Rub your eyes indeed. But then, the obsessive hatred of Israel, on routine display in the Church of England as elsewhere, has nothing whatever to do with evidence or reason. It has everything to do with bigotry. And in the case of the church, as became all too plain at that Synod meeting, with overt anti-Jewish bigotry. For as the Times of Israel reported, some of the clerics blamed the fact they had voted for the EAPPI upon the ’Jewish lobby’.

‘“A few people said that all the lobbying from the Jewish side led us to vote the other way,” said the Rt. Revd. Nigel McCulloch, who is chair of the Council of Christians and Jews (CCJ), the UK’s oldest Jewish-Christian interfaith group. “There was over-lobbying by some members of the Jewish community. The CCJ actually warned against this, as we know how the Synod works and it’s not a good way to get things done.”’

So not only did the Synod effectively vote to punish the Jews for their own victimisation, but these unnamed clerics are now blaming the Jews for having made them do so!

McCulloch denied that the reference to the ‘Jewish lobby’ was in any way anti-Jew. But why did these clerics single out the Jewish lobby for blame, whereas the apparently equally vigorous Palestinian lobby escaped similar censure?  And even if this perceived Jewish ‘over-lobbying’ did get up their noses, why should this have caused them to vote in a way they otherwise would not have done – other than out of spite?

In fact, what was said at the Synod appears to have been even worse than this. For in a statement after the vote, the President of the Jewish Board of Deputies Vivien Wineman said:

‘To hear the debate at Synod littered with references to ‘powerful lobbies’, the money expended by the Jewish community, ‘Jewish sounding names’ and the actions of the community ‘bringing shame on the memory of victims of the Holocaust’, is deeply offensive and raises serious questions about the motivation of those behind this motion.’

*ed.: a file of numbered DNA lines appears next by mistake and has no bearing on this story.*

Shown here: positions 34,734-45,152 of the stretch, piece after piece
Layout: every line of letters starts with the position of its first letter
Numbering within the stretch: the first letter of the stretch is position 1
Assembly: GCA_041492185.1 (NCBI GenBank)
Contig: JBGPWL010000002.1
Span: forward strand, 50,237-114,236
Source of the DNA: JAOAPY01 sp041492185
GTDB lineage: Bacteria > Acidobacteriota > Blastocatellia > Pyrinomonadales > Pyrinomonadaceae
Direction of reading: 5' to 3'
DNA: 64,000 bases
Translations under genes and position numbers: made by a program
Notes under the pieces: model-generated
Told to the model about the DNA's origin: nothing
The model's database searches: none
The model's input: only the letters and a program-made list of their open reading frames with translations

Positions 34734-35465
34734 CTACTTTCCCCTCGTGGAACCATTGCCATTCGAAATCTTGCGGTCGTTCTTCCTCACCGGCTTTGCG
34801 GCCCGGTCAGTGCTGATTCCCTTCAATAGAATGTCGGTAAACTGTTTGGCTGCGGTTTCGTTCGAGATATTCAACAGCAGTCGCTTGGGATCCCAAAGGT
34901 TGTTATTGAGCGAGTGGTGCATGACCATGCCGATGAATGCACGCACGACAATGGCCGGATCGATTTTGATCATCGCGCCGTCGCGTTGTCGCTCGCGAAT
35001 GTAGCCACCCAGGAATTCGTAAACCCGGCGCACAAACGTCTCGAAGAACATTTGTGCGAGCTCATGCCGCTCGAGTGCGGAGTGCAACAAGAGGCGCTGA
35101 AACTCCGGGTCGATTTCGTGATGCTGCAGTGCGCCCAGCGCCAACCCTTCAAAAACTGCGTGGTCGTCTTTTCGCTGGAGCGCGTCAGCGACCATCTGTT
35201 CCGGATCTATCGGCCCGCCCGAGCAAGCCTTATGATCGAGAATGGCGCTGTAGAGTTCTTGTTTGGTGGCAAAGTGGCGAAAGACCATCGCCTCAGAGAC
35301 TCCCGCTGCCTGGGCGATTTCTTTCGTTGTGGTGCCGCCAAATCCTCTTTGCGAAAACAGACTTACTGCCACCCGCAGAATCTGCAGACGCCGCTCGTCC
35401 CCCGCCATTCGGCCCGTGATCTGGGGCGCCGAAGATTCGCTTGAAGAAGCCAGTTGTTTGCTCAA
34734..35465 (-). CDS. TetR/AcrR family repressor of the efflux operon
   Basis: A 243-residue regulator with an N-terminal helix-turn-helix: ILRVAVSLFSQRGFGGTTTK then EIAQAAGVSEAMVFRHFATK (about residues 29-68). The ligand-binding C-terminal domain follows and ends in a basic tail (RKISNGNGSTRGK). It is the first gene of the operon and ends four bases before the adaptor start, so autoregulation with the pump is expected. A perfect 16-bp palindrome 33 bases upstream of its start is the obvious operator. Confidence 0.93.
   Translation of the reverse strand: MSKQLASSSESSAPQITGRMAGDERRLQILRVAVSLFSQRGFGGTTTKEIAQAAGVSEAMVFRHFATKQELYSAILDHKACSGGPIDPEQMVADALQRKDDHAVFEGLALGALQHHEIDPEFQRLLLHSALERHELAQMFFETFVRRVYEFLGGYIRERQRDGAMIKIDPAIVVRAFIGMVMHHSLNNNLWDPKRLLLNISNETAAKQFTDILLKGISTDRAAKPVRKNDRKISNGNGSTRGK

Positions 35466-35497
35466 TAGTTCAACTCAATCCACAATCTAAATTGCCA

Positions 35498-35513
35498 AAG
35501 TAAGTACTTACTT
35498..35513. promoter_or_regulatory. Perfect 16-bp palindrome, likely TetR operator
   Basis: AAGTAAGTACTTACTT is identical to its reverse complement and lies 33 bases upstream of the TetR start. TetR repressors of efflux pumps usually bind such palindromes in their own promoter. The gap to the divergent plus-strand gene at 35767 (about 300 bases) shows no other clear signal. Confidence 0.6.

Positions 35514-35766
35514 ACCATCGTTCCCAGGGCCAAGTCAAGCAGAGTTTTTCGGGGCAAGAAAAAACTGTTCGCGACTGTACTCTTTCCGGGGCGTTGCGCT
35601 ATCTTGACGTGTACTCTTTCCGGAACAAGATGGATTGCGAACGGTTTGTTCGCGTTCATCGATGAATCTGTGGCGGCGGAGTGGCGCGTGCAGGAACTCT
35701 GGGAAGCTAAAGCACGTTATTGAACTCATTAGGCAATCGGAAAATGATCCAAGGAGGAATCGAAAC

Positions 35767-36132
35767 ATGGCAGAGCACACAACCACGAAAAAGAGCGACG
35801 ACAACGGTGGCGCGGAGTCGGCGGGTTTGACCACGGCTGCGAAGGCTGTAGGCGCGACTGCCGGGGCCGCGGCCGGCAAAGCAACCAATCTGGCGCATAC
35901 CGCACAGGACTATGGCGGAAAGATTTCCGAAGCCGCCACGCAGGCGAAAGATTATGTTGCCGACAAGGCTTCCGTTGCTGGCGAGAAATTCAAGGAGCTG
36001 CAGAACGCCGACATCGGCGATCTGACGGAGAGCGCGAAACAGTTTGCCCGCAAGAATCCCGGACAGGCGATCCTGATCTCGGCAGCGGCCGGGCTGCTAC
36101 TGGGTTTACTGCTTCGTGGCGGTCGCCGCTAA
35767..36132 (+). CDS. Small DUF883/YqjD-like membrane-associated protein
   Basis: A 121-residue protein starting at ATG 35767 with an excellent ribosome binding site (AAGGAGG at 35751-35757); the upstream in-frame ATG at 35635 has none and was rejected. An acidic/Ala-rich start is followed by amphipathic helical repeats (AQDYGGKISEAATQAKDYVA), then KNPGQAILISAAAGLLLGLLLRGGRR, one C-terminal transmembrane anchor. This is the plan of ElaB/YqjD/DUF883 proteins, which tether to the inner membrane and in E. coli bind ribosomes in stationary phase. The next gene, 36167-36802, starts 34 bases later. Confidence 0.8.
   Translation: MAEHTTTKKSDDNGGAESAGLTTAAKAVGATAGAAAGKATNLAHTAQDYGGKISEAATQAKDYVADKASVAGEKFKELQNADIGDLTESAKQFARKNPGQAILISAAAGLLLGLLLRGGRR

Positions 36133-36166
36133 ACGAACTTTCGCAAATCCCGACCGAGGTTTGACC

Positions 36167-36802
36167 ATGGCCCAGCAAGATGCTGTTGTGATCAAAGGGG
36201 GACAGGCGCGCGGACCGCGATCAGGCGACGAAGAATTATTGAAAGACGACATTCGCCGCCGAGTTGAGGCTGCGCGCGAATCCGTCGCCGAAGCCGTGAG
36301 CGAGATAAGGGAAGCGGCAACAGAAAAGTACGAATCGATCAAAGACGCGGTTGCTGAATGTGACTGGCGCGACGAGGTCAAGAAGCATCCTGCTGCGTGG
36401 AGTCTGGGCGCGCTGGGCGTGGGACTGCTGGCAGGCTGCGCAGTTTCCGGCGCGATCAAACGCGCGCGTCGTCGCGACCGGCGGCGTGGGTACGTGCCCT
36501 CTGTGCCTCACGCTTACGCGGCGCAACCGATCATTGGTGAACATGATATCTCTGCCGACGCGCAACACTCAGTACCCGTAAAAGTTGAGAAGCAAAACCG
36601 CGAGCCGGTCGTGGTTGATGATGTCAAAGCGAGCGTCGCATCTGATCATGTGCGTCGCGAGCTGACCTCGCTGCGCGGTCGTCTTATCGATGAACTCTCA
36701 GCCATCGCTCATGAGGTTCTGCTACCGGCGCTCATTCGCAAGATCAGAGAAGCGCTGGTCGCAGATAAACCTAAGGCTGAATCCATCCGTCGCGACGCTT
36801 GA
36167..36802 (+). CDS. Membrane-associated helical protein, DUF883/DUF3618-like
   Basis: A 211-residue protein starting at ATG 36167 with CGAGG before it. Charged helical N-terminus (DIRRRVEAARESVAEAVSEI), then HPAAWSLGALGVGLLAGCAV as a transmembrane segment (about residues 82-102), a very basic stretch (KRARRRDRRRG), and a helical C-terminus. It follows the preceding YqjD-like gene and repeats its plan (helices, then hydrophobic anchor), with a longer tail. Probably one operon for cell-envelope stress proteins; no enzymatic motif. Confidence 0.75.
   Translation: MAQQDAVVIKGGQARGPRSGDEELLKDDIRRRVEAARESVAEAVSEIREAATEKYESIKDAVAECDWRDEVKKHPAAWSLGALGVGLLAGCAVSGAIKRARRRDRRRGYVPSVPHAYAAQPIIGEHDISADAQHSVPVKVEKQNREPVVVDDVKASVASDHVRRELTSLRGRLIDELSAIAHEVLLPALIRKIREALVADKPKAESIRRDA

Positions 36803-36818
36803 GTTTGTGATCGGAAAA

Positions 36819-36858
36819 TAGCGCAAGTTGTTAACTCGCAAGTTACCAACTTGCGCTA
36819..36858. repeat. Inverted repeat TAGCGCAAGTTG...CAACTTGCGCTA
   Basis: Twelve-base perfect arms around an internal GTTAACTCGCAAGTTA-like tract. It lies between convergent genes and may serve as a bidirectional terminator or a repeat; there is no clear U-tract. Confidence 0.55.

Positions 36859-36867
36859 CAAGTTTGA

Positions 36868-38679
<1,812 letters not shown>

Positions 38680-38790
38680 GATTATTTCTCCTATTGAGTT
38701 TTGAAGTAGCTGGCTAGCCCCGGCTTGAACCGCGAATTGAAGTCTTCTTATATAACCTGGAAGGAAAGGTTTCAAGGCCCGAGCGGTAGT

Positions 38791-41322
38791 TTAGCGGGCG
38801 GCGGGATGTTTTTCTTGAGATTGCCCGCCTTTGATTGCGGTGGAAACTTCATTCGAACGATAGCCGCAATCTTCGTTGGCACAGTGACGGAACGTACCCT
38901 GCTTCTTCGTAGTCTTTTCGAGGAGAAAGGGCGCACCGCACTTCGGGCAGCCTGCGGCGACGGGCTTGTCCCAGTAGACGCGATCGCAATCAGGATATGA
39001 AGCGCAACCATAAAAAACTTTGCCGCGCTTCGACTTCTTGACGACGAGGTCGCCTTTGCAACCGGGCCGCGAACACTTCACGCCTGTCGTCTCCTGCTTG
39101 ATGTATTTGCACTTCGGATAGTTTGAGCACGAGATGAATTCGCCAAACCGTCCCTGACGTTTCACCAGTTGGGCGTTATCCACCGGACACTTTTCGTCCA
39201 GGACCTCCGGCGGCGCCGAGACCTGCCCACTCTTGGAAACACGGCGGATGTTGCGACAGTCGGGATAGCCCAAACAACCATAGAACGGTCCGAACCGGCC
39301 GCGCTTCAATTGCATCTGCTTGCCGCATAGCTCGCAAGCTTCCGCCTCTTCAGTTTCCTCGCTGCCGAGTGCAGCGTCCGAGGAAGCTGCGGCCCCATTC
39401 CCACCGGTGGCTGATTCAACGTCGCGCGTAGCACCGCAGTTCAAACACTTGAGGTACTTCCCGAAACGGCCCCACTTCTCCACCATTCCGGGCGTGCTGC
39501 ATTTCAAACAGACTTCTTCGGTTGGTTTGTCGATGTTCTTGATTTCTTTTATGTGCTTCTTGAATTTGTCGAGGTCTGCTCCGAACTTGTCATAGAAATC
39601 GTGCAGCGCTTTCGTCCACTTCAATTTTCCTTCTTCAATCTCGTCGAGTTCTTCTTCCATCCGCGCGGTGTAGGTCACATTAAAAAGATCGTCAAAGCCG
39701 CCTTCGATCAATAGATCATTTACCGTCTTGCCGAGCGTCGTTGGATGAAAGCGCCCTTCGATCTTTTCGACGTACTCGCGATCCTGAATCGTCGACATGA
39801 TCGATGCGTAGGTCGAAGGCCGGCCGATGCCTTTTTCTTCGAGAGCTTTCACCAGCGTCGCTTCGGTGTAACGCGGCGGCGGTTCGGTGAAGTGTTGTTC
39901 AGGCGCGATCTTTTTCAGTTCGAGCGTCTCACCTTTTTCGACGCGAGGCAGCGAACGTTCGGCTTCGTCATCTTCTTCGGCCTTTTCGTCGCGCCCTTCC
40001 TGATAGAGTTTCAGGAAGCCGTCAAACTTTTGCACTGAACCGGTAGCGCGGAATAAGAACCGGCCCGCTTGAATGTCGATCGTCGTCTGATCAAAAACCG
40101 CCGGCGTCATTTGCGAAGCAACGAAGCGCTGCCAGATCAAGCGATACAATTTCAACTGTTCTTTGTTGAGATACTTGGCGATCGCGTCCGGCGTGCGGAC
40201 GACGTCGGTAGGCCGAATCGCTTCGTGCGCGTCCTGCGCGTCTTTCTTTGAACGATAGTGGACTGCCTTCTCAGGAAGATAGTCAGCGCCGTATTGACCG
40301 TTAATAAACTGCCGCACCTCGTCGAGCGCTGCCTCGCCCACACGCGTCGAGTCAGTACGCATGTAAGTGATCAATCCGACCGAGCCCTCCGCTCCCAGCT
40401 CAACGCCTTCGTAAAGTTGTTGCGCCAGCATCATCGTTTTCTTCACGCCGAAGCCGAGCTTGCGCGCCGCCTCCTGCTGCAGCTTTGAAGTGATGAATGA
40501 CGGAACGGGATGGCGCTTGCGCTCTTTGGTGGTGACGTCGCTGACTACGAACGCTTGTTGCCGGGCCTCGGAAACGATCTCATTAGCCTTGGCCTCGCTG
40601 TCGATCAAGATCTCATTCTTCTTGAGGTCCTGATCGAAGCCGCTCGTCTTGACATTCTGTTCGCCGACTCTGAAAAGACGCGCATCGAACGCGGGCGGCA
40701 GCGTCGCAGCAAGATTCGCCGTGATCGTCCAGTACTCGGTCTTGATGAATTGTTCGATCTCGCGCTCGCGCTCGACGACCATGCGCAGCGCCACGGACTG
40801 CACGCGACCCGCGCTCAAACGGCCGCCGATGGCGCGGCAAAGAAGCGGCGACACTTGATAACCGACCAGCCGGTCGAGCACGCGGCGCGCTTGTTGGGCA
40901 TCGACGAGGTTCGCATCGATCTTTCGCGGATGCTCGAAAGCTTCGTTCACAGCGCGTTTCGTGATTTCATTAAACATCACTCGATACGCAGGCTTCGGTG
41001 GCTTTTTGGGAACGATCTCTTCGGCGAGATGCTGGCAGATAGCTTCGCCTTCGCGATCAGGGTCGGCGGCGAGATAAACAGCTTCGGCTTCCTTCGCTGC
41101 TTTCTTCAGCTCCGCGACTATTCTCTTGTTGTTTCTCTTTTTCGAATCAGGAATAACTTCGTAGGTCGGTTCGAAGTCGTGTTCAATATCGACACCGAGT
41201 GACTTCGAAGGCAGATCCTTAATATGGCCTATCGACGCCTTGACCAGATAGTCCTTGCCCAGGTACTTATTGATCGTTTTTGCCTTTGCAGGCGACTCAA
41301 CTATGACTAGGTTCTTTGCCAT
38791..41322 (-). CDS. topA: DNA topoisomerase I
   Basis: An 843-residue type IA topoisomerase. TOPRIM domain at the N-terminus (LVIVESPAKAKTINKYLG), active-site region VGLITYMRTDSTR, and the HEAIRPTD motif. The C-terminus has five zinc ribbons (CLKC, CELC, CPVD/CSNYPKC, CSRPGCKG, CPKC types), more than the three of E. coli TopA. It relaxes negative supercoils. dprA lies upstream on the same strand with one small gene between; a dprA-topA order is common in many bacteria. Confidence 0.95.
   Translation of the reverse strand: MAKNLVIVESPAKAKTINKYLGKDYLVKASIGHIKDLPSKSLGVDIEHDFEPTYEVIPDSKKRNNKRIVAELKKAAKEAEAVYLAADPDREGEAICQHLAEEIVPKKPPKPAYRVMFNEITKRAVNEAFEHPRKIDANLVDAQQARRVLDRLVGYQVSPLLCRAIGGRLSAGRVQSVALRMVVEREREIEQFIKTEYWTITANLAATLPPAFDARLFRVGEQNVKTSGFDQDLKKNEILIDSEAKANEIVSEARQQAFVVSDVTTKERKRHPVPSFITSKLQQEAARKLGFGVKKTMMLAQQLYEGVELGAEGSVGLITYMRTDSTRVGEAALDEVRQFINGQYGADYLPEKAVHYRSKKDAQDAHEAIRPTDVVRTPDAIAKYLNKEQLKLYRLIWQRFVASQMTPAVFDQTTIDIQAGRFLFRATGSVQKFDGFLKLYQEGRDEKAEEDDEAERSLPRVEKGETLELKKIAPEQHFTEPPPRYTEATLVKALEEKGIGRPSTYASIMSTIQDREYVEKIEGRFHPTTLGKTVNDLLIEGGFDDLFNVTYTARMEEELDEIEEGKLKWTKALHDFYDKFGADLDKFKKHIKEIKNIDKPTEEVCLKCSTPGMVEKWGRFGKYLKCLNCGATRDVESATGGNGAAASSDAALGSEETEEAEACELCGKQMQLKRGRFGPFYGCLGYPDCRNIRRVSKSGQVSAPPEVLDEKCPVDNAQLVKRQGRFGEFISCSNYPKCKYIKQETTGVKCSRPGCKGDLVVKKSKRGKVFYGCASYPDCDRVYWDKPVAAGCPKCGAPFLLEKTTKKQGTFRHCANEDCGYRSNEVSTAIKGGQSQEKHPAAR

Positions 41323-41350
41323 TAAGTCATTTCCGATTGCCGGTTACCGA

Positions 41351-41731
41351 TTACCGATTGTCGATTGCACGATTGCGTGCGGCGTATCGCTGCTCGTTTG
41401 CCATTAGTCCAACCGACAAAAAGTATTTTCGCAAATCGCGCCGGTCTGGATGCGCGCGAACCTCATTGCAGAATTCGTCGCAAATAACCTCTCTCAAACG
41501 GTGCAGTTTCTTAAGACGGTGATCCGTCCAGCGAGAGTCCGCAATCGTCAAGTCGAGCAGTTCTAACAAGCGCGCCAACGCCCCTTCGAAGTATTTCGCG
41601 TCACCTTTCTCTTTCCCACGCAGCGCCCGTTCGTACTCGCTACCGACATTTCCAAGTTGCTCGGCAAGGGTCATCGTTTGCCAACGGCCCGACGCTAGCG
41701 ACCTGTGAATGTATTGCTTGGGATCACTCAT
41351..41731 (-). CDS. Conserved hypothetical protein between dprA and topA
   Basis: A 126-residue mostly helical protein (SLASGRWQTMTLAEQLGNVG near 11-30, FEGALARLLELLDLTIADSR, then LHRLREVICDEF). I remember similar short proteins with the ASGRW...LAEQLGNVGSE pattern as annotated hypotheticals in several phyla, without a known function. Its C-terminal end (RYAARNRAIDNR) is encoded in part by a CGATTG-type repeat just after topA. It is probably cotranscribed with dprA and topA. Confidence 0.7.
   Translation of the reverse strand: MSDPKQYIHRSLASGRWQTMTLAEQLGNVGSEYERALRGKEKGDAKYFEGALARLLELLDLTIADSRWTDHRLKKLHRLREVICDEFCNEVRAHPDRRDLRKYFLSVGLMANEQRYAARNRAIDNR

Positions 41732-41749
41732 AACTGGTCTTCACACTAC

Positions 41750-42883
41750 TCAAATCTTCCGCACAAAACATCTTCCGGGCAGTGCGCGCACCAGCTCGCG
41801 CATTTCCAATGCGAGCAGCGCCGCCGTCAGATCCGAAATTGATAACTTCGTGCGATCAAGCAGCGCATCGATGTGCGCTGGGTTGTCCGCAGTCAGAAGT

It is not surprising that the church’s hatred of Israel should spill over into overt anti-Jewish bigotry. For this vote hardly came out of the blue. For years now, the Church of England has been playing with anti-Jewish theological fire. Its close links with radical Palestinian Christians have kick-started the ancient and previously wholly discredited Christian calumny of ‘replacement theology’, which holds that by rejecting Jesus the Jews forfeited the love of God who as a result transferred to the Christians all the promises he had previously made to the Jews. This obnoxious doctrine was behind much Christian persecution of the Jews through the centuries, and was only pushed underground with the Holocaust. But with radical Palestinian Christians fusing this ancient calumny with their own lies about the Jews of Israel having pushed them out and the Palestinians’ need to replace them, replacement theology is disgracefully once again mainstream in the church.

So who can be surprised that the Synod has descended into the Israel-hating, Jew-hating sewer?